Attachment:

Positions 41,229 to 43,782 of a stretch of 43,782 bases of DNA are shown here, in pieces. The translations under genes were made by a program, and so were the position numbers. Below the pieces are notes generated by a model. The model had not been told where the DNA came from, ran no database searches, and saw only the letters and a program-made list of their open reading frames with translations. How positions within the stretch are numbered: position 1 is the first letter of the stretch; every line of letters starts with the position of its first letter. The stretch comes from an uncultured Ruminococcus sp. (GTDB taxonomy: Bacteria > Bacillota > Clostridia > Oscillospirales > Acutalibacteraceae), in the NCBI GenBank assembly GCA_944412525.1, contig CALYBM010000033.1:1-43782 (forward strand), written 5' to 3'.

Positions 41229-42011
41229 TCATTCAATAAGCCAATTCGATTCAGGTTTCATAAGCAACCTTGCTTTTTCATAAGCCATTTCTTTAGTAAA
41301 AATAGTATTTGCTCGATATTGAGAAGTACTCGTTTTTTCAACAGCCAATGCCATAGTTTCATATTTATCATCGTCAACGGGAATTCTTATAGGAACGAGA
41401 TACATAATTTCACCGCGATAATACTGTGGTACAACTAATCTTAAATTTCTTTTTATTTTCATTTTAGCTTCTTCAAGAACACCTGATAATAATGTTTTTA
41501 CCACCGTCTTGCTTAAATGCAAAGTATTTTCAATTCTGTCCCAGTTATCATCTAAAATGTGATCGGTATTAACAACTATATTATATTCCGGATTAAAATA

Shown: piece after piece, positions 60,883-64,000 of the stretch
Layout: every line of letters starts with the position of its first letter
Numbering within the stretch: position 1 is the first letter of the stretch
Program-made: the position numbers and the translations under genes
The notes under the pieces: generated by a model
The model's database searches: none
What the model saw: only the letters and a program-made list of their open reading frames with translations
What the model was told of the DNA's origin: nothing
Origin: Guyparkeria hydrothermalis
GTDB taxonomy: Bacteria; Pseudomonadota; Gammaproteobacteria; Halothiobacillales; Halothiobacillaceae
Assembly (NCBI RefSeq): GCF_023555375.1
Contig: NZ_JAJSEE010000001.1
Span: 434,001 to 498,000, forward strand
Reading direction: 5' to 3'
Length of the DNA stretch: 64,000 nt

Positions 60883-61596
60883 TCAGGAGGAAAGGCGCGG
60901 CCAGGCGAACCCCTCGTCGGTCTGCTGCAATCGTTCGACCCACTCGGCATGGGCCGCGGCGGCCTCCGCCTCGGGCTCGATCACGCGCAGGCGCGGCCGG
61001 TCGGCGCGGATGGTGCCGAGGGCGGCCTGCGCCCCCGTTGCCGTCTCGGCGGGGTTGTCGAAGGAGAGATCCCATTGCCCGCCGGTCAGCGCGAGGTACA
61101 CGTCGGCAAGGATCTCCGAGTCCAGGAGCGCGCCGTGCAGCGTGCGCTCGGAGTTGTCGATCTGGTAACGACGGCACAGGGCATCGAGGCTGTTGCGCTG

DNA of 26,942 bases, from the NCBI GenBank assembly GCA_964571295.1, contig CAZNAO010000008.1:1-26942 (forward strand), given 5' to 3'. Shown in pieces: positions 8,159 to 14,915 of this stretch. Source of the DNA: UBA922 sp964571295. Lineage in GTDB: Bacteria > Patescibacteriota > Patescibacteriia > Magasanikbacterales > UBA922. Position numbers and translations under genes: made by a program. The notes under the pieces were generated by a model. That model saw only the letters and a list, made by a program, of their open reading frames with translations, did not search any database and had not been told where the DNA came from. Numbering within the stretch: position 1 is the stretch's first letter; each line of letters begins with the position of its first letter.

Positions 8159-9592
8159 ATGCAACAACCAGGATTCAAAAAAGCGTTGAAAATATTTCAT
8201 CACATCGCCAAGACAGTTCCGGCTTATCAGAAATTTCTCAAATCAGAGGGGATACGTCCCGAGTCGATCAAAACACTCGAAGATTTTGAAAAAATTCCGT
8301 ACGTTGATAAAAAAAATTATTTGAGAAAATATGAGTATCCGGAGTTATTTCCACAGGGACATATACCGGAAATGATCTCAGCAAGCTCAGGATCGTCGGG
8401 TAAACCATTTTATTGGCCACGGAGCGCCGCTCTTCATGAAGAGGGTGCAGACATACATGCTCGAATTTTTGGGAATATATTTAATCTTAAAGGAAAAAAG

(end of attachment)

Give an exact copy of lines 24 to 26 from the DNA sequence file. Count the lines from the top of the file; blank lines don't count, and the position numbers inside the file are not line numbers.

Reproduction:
60901 CCAGGCGAACCCCTCGTCGGTCTGCTGCAATCGTTCGACCCACTCGGCATGGGCCGCGGCGGCCTCCGCCTCGGGCTCGATCACGCGCAGGCGCGGCCGG
61001 TCGGCGCGGATGGTGCCGAGGGCGGCCTGCGCCCCCGTTGCCGTCTCGGCGGGGTTGTCGAAGGAGAGATCCCATTGCCCGCCGGTCAGCGCGAGGTACA
61101 CGTCGGCAAGGATCTCCGAGTCCAGGAGCGCGCCGTGCAGCGTGCGCTCGGAGTTGTCGATCTGGTAACGACGGCACAGGGCATCGAGGCTGTTGCGCTG